Quote by hamster143 There's no reason to be sustainable if you can be unsustainable. It's always going to be cheaper to have an economy that mixes solar and coal energy, than to be 100% solar, as long as there's still coal laying around.
I agree people will take the path of least resistance. Doing work now because it will be easier than doing the work later will not motivate. We will just have to wait until the coal, oil are gone and then build a new system (without having the advantage of cheap energy to do so). Oh well.

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 Quote by Proton Soup the US could do it now, but it's more profitable to import
Canada has a better chance, lots of oil, gas, water, uranium, coal.
Pretty much all metals you want, lots of forests and more wheat than you can fly over.
It's also (unlike the US) self sufficient in TV comedians.

Main problem is coffee It has all the ingredients for donuts but needs to import double-doubles.

 Quote by edpell I agree people will take the path of least resistance. Doing work now because it will be easier than doing the work later will not motivate. We will just have to wait until the coal, oil are gone and then build a new system (without having the advantage of cheap energy to do so). Oh well.
Coal and oil are not going to disappear overnight. Should we forego such an abundant and cheap source of energy, and force "sustainability" onto ourselves, by switching to expensive energy sources (solar and wind), and by switching from convenient gasoline vehicles ($10,000, 300 mile range, 5 minute recharge) to inconvenient and expensive electric vehicles ($30,000, 60-80 mile range, 1+ hour recharge), simply because we're afraid that we might eventually run out of oil? (Or to save polar bears?)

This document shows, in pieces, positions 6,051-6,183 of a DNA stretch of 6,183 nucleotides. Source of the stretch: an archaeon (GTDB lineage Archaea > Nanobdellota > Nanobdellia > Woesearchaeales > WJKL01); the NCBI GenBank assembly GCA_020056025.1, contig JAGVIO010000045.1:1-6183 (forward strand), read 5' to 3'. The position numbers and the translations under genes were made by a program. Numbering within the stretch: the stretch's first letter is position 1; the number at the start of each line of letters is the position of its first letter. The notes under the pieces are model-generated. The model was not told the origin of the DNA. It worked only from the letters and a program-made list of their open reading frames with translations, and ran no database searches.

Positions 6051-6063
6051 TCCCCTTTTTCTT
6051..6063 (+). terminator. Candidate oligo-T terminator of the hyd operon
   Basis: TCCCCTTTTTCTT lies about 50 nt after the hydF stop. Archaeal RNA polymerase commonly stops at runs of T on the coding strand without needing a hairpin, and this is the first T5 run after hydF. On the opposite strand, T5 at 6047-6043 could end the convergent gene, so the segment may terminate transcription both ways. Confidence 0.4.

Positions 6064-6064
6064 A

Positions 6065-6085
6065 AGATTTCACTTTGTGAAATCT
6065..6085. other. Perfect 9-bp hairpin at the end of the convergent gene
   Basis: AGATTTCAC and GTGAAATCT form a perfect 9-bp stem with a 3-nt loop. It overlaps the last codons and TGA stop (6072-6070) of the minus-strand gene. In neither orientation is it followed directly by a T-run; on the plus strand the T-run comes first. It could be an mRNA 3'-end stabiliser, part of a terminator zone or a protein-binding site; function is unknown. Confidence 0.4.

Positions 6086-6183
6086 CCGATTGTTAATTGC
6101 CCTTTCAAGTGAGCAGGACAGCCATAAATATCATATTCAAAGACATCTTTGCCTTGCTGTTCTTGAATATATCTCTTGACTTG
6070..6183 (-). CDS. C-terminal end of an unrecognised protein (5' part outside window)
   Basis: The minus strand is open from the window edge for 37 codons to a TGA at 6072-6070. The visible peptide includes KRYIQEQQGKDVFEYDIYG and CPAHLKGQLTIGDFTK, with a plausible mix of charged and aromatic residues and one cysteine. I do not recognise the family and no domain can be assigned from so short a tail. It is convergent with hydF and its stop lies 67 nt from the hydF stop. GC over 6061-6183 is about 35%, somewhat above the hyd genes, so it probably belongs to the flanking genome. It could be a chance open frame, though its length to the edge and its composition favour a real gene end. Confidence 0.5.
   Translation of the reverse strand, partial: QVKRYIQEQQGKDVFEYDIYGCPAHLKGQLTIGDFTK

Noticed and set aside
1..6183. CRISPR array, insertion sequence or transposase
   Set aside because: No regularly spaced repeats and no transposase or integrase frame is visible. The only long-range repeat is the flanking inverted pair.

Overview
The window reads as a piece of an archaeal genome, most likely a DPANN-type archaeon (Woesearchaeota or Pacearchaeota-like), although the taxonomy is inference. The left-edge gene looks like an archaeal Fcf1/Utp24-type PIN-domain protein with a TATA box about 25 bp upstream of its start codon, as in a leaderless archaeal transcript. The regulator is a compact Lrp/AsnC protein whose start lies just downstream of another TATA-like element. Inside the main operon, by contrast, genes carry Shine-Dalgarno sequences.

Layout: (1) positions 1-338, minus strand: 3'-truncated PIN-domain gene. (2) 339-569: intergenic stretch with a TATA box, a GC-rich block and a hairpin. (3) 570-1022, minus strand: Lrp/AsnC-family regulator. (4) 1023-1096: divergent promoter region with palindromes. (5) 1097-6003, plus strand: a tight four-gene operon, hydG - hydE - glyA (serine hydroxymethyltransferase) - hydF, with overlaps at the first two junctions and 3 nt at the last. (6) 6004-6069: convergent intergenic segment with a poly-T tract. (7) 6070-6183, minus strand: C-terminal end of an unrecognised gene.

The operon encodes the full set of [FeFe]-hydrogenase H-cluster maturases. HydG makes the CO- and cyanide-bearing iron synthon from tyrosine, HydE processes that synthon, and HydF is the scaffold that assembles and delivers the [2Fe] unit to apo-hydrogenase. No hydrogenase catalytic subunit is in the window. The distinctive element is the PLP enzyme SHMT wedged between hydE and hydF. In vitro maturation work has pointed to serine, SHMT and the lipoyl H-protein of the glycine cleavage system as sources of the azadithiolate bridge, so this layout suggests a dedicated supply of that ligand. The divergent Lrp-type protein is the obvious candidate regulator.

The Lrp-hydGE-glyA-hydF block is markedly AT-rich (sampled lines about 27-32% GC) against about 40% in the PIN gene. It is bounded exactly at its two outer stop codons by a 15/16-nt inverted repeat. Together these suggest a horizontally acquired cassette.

Is there reason to think that our government is better able to predict future supply of coal and oil than the market?

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 Quote by hamster143 Coal and oil are not going to disappear overnight. Should we forego such an abundant and cheap source of energy, and force "sustainability" onto ourselves, by switching to expensive energy sources (solar and wind), and by switching from convenient gasoline vehicles ($10,000, 300 mile range, 5 minute recharge) to inconvenient and expensive electric vehicles ($30,000, 60-80 mile range, 1+ hour recharge), simply because we're afraid that we might eventually run out of oil? (Or to save polar bears?) Is there reason to think that our government is better able to predict future supply of coal and oil than the market?
also, i'm not sure our current research projects in fusion energy generation would be "sustainable" in a horse/buggy/windmill economy. we simply have to keep moving forward, and will either succeed, or possibly crash and burn in a few hundred years (we've still got that fission, too, which i'm not really sure how much longer we'd get on top of fossil fuels).

 Quote by mgb_phys Canada has a better chance, lots of oil, gas, water, uranium, coal. Pretty much all metals you want, lots of forests and more wheat than you can fly over. It's also (unlike the US) self sufficient in TV comedians. Main problem is coffee It has all the ingredients for donuts but needs to import double-doubles.
Take away my double-double and you'll be hearing from me mister.

 Quote by hamster143 Is there reason to think that our government is better able to predict future supply of coal and oil than the market?
I imagine the 5% of the market folks who are smart and plan long term will buy the resources that will be of high value in the future and so will make money for themselves. I have no expectation that they will invest for the common good. That is the different between markets and community action. Markets of individuals will do what is best for the individual investor. Community have the option to do what is good for the whole community and the long term.

 Quote by hamster143 There's no reason to be sustainable if you can be unsustainable. It's always going to be cheaper to have an economy that mixes solar and coal energy, than to be 100% solar, as long as there's still coal laying around. The only way any country or a group of countries can become truly sustainable is through extensive government intervention with an explicit objective to "cut emissions" and "save non-renewable resources".
I disagree. When the Government talks about solar and wind instead of coal - the result is higher energy costs. Give us (we the people) major tax incentives (expensed at time of purchase and deduct interest expense as paid) to invest in solar and wind for our homes - and let us PROFIT (tax free) from selling the power back to the grid...then you'll see excitement and commitment to Green Investment.

The last thing I want to hear is that my utility company will have to purchase pollution credits and charge me a higher rate - it's ludicrous!